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Title: Quantifying Normal Fault Evolution from River Profile Analysis in the Northern Basin and Range Province, Southwest Montana, USA
Abstract Over the past few decades, tectonic geomorphology has been widely implemented to constrain spatial and temporal patterns of fault slip, especially where existing geologic or geodetic data are poor. We apply this practice along the eastern margin of Bull Mountain, Southwest Montana, where 15 transient channels are eroding into the flat, upstream relict landscape in response to an ongoing period of increased base level fall along the Western North Boulder fault. We aim to improve constraints on the spatial and temporal slip rates across the Western North Boulder fault zone by applying channel morphometrics, cosmogenic erosion rates, bedrock characteristics, and calibrated reproductions of the modern river profiles using a 1-dimensional stream power incision model that undergoes a change in the rate of base level fall. We perform over 104 base level fall simulations to explore a wide range of fault slip dynamics and stream power parameters. Our best fit simulations suggest that the Western North Boulder fault started as individual fault segments along the middle to southern regions of Bull Mountain that nucleated around 6.2 to 2.5 Ma, respectively. This was followed by the nucleation of fault segments in the northern region around 1.5 to 0.4 Ma. We recreate the evolution of the Western North Boulder fault to show that through time, these individual segments propagate at the fault tips and link together to span over 40 km, with a maximum slip of 462 m in the central portion of the fault. Fault slip rates range from 0.02 to 0.45 mm/yr along strike and are consistent with estimates for other active faults in the region. We find that the timing of fault initiation coincides well with the migration of the Yellowstone hotspot across the nearby Idaho-Montana border and thus attribute the initiation of extension to the crustal bulge from the migrating hotspot. Overall, we provide the first quantitative constraints on fault initiation and evolution of the Western North Boulder fault, perhaps the farthest north basin in the Northern Basin and Range province that such constraints exist. We show that river profiles are powerful tools for documenting the spatial and temporal patterns of normal fault evolution, especially where other geologic/geodetic methods are limited, proving to be a vital tool for accurate tectonic hazard assessments.  more » « less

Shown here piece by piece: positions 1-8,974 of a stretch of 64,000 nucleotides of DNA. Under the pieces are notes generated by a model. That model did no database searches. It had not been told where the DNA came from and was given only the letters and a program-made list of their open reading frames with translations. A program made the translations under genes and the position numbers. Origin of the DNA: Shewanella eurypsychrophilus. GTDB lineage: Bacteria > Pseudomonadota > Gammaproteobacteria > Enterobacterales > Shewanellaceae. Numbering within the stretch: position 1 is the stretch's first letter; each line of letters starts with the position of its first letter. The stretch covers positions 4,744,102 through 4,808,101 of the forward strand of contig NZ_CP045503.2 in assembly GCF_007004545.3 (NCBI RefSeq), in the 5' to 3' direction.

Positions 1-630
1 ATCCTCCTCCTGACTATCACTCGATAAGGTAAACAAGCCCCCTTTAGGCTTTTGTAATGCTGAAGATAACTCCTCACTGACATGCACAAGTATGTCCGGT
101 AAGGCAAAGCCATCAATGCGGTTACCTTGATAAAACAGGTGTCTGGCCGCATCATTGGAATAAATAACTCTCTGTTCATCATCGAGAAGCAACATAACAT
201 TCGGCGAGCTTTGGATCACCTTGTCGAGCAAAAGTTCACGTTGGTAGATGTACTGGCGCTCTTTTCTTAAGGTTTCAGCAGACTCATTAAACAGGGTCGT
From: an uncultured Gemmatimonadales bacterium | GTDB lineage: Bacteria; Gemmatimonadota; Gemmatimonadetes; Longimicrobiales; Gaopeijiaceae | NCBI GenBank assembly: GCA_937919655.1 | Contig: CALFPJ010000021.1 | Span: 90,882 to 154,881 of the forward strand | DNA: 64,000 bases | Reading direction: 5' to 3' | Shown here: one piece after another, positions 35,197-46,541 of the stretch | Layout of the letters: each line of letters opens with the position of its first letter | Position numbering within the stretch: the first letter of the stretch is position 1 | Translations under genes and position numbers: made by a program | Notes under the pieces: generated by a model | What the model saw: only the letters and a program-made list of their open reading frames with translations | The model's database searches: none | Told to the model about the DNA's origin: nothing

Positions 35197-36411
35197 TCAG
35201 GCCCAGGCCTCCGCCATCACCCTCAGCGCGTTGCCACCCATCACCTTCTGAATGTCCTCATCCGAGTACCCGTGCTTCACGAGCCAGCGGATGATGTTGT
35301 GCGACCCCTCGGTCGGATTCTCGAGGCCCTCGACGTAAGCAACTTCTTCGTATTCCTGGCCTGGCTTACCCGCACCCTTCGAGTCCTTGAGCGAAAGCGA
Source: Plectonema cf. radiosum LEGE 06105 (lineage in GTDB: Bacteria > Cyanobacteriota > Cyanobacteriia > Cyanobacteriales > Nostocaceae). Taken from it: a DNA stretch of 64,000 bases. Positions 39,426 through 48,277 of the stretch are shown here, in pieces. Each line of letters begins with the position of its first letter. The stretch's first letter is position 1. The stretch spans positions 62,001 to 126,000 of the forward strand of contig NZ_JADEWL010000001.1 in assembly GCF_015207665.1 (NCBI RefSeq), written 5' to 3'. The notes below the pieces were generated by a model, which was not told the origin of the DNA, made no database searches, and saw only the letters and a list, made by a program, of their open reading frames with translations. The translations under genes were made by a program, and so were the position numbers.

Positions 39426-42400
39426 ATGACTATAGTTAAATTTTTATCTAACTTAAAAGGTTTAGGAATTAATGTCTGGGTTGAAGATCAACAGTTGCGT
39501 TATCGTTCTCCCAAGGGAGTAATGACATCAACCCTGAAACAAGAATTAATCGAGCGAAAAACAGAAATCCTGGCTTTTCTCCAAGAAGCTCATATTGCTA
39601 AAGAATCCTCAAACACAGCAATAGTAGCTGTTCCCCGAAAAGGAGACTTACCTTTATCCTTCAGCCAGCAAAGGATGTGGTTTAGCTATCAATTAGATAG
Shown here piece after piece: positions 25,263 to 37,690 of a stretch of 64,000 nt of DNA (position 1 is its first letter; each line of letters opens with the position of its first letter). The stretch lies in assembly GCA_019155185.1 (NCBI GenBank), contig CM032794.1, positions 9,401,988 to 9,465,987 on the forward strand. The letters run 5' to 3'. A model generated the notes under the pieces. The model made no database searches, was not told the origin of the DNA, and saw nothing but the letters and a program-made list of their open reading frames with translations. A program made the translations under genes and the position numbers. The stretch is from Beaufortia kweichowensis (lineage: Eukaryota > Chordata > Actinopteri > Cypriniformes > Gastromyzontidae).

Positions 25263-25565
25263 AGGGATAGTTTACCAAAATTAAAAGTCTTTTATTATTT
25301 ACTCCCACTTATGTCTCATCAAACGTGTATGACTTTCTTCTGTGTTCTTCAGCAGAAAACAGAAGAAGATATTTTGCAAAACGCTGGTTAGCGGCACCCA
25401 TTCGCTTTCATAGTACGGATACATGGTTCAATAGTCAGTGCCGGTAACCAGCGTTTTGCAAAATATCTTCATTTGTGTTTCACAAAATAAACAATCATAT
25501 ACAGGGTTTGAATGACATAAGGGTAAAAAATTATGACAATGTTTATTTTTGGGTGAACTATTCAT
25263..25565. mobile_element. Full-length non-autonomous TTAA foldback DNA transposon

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Valla, Pierre
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National Science Foundation
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